SMITH v. HAMMEL

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Appellate Court of Illinois,Fifth District.

Robert SMITH, Plaintiff–Appellant, v. Jeff HAMMEL, Defendant–Appellee.

Nos. 5–13–0227, 5–13–0293.

Decided: July 23, 2014

John D. Alleman, Carbondale, IL, for Appellant. Jeffrey S. Hammel, Jeffrey S. Hammel Law Firm, Belleville, IL, for Appellee.

OPINION

¶ 1 On September 12, 2008, Julie Goss was involved in an automobile collision in which she suffered personal injuries. She was treated for those injuries by chiropractor Robert Smith, who rendered services in the total amount of $2,777.

¶ 2 Julie Goss instituted a claim against the driver of the other vehicle/tortfeasor through her attorney, Jeff Hammel, seeking recovery for her injuries. That claim was settled without the necessity of court action.

¶ 3 Prior to settlement of the claim, chiropractor Smith had notified Goss and attorney Hammel of his statutory lien on any settlement proceeds Goss might receive. That lien is provided by the Health Care Services Lien Act (the Act) (770 ILCS 23/1 et seq. (West 2010)), which provides that every health care provider that renders any medical services to an injured person shall have a lien upon all claims and causes of action of the injured person for the amount of the health care provider's reasonable charges. 770 ILCS 23/10(a) (West 2010). The Act requires the health care provider to notify both the injured party and the party against whom the claim or cause of action exists of the existence of the lien. 770 ILCS 23/10(b) (West 2010). Notice of the lien may be made by registered or certified mail or in person. 770 ILCS 23/10(b) (West 2010).

¶ 4 The Act further provides for adjudication of lien rights under the Act: “On petition filed by the injured person or the health care professional or health care provider and on the petitioner's written notice to all interested adverse parties, the circuit court shall adjudicate the rights of all interested parties * * *.” 770 ILCS 23/30 (West 2010).1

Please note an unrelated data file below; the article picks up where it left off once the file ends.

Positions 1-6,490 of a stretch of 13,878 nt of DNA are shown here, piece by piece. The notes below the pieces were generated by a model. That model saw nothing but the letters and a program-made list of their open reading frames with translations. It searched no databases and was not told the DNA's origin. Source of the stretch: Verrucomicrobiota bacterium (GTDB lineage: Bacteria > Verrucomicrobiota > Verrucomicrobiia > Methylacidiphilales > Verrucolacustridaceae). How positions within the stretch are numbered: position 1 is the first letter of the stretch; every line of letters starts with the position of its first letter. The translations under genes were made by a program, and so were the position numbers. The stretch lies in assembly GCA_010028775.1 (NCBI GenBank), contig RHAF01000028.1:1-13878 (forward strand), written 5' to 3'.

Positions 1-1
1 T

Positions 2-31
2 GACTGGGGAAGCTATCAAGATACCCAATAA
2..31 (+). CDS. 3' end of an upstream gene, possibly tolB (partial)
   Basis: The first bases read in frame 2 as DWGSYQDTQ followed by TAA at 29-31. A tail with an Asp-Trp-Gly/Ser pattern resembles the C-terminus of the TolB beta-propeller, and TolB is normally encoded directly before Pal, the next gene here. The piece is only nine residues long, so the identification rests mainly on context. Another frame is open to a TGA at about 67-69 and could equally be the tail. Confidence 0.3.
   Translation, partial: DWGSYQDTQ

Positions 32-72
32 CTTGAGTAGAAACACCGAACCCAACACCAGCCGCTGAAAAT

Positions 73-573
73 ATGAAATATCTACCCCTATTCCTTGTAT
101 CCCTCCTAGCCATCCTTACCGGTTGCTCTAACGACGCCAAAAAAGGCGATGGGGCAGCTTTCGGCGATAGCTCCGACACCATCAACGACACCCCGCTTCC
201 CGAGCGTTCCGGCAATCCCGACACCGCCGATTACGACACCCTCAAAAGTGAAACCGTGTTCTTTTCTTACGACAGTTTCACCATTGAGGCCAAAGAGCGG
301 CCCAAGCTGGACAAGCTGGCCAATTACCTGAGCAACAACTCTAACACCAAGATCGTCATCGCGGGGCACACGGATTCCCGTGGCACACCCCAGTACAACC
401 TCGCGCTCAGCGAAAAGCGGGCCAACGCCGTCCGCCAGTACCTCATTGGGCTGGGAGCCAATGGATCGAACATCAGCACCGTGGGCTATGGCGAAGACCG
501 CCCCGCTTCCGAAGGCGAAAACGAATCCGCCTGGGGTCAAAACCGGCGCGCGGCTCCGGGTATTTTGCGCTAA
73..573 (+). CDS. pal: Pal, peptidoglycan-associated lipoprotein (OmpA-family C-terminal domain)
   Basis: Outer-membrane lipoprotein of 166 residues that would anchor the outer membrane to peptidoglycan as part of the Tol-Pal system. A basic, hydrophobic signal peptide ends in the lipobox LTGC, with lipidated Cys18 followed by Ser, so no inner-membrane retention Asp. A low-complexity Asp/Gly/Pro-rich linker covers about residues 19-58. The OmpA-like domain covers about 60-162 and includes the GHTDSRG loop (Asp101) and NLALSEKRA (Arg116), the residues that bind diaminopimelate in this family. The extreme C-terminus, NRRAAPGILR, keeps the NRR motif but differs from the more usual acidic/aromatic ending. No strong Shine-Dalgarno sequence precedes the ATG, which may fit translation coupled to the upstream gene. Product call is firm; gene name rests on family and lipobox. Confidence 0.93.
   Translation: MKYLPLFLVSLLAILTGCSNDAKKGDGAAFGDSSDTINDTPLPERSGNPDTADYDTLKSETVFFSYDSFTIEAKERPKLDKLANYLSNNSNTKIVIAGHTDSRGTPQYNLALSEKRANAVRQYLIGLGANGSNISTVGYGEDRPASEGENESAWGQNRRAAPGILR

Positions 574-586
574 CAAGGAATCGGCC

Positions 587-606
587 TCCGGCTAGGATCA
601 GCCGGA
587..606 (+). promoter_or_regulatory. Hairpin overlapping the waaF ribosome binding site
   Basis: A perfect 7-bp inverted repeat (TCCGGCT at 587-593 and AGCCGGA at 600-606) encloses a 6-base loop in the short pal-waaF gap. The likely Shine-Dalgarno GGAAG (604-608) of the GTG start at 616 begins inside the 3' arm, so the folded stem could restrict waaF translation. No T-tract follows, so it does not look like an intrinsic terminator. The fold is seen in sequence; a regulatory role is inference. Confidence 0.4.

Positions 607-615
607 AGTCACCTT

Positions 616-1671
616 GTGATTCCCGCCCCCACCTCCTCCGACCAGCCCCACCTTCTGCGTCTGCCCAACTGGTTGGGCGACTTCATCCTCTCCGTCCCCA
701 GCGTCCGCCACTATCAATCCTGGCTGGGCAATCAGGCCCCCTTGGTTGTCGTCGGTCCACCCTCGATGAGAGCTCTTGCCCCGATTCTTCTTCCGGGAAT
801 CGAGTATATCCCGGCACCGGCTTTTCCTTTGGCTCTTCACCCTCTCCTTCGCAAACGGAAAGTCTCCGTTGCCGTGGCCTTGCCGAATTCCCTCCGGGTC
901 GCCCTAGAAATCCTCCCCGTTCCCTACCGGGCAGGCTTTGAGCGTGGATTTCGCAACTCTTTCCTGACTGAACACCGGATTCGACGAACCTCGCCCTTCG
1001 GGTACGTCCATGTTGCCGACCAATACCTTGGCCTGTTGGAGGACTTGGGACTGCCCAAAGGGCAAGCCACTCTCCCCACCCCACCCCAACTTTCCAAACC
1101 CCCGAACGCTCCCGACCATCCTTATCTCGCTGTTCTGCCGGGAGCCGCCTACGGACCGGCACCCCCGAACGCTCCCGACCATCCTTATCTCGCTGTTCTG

¶ 5 After Goss's claim was settled, attorney Hammel filed, in the circuit court of Randolph County, a “Petition to Adjudicate Liens” pursuant to section 30 of the Act (No. 10–CH–48). Chiropractor Smith was notified of the petition to adjudicate liens by regular and certified mail. There is no dispute that Smith received a copy of the petition to adjudicate liens and a notice of the hearing on the petition. Nevertheless, Smith did not appear at the hearing on the petition to adjudicate liens, and in an order entered September 8, 2010, he was found to be in default. Smith's lien was therefore “discharged and voided.” The settlement proceeds were disbursed in accordance with the court's order.

¶ 6 On March 13, 2012, chiropractor Smith filed a “Motion to Vacate Void Order” and a “Motion to Declare Order Void,” arguing that he had not been personally served with summons and a copy of the petition to adjudicate liens, nor had he otherwise submitted himself to the jurisdiction of the court. He argued, therefore, that the order finding him in default and discharging and voiding his lien was void for lack of personal jurisdiction over him. The motions argue that simply sending a copy of the petition and notice of hearing is not sufficient to confer personal jurisdiction over a party; personal service of a summons and complaint is required.